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Traditional beliefs and education PDF ພິມ ອີເມລ

From olden times, Isahn people believed in gods and guardian spirits, and in household spirits, benevolent spirits and the spirits of departed relatives, for example. However, every large village had a Buddhist temple and the only way to receive an education was to ordain [as a novice] and study in the temple. The subjects studied were Lao, Tham , and Khom  scripts, and traditional methods of arithmetic using formulas in Sanskrit  mixed with Lao (the Thai script was not yet studied in those days). Isahn people held that every boy should ordain in order to learn how to read and write, and anyone who had not ordained was seen as immature and ignorant (that is, had not been to school). The tradition of making merit  was the same [as the Lao] in every way. The biggest and most important festivals were the Boun Mahasat Festival and the Boun Bang Fai [Rocket] Festival (the season for holding the Boun Mahasat Festival was usually from the fourth to the fifth month, while the Rocket Festival was held between the full moon of the sixth month until the waxing moon of the eighth month).

 

I would like to speak specifically about the Boun Mahasat or Boun Phavet Festival (the festival for listening to sermons on the story of Prince Vessantara), which is the biggest festival. Before setting up the festival the monks and the villagers would meet together to agree the dates and which villages would participate (which villages would be invited to hold a joint festival). When this was agreed, the manuscript of the Vessantara Jataka – which is 13 volumes in palmleaf manuscript – would be shared out amongst those who would recite the sermons, comprising monks from the local temple as well as those invited from other villages (sometimes there were 40 or 50 in all). The books that were shared out in this way are called kan and they were divided up according to the monks to be invited. Leaflets were written (announcements and invitations for the festival) to be distributed along with these books, saying “Respectful Greetings! All of us, lead by Abbot (or The Venerable…), together with the elders and village chief…, are joining together to hold the Boun Mahasat Festival and would therefore like to invite the elders, parents, and young men and women to listen to the sermons and partake of our hospitality.”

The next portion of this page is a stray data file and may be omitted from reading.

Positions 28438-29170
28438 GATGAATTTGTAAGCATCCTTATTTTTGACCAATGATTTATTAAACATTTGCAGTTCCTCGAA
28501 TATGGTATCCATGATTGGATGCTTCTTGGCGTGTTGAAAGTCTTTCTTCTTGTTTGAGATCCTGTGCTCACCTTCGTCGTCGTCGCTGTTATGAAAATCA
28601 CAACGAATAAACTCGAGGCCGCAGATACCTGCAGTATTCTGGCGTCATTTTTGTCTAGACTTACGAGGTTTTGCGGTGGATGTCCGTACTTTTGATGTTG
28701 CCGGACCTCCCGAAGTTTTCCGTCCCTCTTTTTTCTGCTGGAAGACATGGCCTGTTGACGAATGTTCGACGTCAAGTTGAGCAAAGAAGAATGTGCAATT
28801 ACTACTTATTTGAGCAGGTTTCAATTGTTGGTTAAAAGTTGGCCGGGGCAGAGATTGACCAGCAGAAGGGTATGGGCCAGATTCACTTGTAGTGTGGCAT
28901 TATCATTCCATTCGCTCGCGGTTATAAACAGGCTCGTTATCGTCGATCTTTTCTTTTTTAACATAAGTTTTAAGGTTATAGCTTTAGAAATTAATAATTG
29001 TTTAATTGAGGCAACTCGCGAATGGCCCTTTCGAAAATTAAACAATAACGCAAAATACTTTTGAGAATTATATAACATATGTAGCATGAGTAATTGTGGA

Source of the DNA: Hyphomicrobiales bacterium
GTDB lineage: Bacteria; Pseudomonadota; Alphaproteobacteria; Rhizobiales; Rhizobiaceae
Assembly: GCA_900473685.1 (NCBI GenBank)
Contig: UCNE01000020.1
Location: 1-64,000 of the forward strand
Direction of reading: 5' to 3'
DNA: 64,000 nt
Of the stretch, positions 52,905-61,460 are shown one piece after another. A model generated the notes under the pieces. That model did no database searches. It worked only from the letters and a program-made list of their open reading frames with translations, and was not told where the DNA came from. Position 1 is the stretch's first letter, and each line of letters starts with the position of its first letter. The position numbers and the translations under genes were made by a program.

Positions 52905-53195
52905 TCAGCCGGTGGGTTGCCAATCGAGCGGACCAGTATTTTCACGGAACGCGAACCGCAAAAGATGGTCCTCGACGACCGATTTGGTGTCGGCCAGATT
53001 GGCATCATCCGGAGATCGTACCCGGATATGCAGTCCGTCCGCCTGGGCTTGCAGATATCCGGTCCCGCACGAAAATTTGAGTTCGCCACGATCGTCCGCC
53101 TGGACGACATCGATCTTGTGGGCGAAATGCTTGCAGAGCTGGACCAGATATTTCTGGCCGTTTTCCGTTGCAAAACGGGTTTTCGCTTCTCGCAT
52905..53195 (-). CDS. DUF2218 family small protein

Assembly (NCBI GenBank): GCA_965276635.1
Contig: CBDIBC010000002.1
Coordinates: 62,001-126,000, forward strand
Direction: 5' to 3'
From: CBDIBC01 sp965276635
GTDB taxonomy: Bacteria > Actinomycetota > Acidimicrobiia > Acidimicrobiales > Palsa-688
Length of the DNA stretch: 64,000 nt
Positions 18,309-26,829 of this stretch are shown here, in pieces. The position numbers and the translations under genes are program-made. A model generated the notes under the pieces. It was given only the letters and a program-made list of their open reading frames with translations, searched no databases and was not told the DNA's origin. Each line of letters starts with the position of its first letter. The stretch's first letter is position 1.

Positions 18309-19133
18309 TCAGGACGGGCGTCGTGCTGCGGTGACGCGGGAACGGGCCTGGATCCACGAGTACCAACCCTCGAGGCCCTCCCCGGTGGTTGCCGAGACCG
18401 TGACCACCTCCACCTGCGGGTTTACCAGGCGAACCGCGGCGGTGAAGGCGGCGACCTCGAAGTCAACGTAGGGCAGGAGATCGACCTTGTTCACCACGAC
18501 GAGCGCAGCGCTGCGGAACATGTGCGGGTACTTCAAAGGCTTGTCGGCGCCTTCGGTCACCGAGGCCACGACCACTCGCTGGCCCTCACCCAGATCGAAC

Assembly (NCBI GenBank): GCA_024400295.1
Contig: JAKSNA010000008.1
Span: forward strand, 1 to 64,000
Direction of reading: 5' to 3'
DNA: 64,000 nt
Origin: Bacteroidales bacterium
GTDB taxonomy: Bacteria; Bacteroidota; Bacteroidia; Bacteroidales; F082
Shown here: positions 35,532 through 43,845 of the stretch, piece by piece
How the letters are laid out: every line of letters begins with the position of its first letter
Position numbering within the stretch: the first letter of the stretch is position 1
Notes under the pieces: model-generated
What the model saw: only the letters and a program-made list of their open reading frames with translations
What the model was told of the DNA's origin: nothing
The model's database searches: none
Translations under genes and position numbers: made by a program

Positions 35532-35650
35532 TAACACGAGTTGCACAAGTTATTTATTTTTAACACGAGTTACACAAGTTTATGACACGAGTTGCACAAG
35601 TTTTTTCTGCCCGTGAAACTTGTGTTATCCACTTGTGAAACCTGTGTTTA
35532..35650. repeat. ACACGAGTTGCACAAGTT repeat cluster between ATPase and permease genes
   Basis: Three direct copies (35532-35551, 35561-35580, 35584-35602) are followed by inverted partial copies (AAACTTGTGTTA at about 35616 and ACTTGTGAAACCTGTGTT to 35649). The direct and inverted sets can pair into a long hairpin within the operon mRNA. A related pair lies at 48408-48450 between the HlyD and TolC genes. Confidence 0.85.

The [local] villagers shared in helping to provide food and hospitality for people from other villages, with each residential area or group of 3-4 households providing for one village, which is called “the festival support.” Besides this, the household members who were supporting a particular village would erect pavilions within the temple grounds until these surrounded the main building except for the entrance way, and when the day of the festival arrived, mats would be spread out and water jars put in place. People coming to the festival would shelter in the pavilions built by the laypeople. At dusk, the villagers would carry out food and eat together in a relaxed way in the pavilions, and when night fell the young men would visit them to court the young women. There would be music and folk songs and recitation of verses and it was a time of great enjoyment, completely free from any wrongdoing, quarrels, or fighting and killing. This is just a brief account of the customs of the people in my birthplace and of the many things that I saw with my own eyes which make me feel that the culture or traditions of former times and the present are as different as heaven and earth.